Monday, 24 December 2012

The Prisoner of Zenda




The Prisoner of Zenda was published in 1894. It is Anthony Hope's most famous work, but he was much more prolific than is generally known, having written more than 30 books during his career. I'd certainly heard of this very famous book, without knowing all that much about it.

I feel rather victorious having finished this book. It was a battle to the death, much like those within the story, and I won. Sadly, I can't say that I enjoyed this book all that much. Like all classics, I am glad to have read it though. There was something about the prose that made it quite impenetrable for me. I had to start the first chapter three times before I got through it. I was distracted by non-reading life that week, but still. The very early part of the story I found a bit confusing- too many Rudolfs and Ruperts perhaps?

Our "hero" is a rather lazy 29 year old layabout called Rudolf Rassendyll, who has "two thousand pounds a year and a roving disposition". His sister in law is urging him to take on a diplomatic post as an attache. Young Rudolf does commit in a fashion to taking this position in six months time if "no unforseen obstacle has arisen". He decides to fill this six months with a visit to Ruritania, a fictional German speaking country in Central Europe, despite the longstanding Rassendyll tendency to avoid it. The Rassendyll's were actually descended from the royal line of Ruritania due to the dalliance of a visiting Ruritanian Prince in 1733. Rudolf Rassendyll has the red hair and long noses that mark the House of Elphberg.

When the action got going I did find it reminiscent of The Three Musketeers at times. All that swashbuckling action (although not quite as much hard drinking, and womanising as our favourite musketeers).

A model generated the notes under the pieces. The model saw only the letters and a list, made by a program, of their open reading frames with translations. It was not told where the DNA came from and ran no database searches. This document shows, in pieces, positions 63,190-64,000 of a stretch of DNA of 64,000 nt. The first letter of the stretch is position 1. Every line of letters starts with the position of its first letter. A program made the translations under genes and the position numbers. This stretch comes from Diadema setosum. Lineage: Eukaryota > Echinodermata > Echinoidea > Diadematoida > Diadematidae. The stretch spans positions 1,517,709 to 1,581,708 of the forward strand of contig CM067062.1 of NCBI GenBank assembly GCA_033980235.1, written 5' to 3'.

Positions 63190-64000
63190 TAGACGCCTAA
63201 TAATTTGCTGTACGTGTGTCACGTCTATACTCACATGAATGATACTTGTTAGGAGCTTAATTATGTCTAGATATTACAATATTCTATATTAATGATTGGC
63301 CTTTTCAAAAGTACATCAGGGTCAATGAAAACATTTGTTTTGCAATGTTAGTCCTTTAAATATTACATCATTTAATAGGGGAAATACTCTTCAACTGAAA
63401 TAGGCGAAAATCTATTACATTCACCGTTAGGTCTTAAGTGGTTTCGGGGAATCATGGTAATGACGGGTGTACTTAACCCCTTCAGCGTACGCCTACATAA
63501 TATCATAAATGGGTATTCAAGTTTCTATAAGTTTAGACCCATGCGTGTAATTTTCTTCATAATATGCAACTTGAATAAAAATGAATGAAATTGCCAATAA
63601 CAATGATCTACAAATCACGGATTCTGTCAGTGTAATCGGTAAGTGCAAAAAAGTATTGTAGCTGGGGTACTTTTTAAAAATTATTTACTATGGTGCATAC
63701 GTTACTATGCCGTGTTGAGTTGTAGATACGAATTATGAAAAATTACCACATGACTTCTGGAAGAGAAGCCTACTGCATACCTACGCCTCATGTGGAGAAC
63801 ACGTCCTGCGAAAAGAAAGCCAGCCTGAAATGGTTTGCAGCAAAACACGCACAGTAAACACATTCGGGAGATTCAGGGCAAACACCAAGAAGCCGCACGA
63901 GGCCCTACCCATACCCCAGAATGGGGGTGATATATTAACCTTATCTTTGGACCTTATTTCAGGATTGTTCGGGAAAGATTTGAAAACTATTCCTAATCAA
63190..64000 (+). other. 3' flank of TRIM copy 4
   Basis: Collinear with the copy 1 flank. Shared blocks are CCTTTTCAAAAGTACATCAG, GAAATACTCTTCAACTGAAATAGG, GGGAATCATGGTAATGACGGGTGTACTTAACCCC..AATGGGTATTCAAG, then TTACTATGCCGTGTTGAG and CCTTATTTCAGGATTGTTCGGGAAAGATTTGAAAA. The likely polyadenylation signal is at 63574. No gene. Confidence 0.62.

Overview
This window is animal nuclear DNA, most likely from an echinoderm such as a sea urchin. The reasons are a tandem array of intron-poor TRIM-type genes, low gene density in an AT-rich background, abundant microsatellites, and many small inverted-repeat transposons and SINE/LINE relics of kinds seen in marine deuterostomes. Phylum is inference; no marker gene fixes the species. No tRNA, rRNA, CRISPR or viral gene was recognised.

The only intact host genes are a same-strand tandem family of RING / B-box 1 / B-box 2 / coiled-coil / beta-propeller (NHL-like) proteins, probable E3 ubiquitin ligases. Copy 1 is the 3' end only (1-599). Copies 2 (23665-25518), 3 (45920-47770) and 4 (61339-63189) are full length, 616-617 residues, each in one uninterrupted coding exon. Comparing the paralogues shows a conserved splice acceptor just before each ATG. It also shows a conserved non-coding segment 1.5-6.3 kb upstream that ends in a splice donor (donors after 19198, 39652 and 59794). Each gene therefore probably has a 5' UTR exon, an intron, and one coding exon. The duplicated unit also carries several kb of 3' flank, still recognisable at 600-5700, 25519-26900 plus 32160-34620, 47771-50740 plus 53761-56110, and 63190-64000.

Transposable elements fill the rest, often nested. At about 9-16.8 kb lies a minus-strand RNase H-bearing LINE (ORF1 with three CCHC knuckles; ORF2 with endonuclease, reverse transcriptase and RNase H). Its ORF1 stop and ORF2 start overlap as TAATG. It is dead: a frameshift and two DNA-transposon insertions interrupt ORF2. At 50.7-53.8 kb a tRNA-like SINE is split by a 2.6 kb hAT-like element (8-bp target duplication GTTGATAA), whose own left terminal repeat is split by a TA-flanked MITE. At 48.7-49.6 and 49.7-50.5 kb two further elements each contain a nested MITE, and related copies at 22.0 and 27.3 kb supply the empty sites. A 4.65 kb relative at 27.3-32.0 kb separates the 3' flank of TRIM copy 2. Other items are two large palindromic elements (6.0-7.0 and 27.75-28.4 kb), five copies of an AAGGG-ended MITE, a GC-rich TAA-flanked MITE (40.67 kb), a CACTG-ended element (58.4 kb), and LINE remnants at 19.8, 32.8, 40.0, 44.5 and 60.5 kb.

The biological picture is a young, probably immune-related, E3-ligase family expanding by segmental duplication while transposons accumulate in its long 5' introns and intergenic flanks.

'But what? -we're eating dry! Wine, Josef! Wine, man! Are we beasts, to eat without drinking? Are we cattle, Josef?'

I stripped off my boots, took a pull at a flask of brandy, loosened the knife in its sheath, and took the cudgel between my teeth. 

The whole premise of mistaken identity I found rather Shakespearean. I'm not clever enough to remember which plays, but I know I've seen a couple of his comedies where mistaken identity was the central plot feature. Hope himself was apparently aware of this connection. In the introduction to my Everyman edition it says that Hope had been thinking about a story of mistaken identity in 1893 and then he walked past two men one day who looked uncannily alike.

The Prisoner of Zenda actually spawned a whole Ruritanian romance genre! It was a phenomenal success on both sides of the Atlantic, so much so that lawyer Hope gave up his day job, and became a household name. The Prisoner of Zenda became a schoolbook in Egypt and serialized in Japan, turned into a play, and there have been at least 5 movie versions- 4 of these before 1952. I don't think I've ever seen a movie version- I'll have to seek one out at some stage.

2 comments:

Deb Nance at Readerbuzz said...

I liked it a lot. It struck me as funny. Here you have this idle young man who sets off for a foreign country on a lark and ends up as the ruler!

vicki (skiourophile) said...

I have seen a very camp B&W version. It is a cinematic book. He's a proper Englishman, isn't he - gives up everything for his honour. ;-)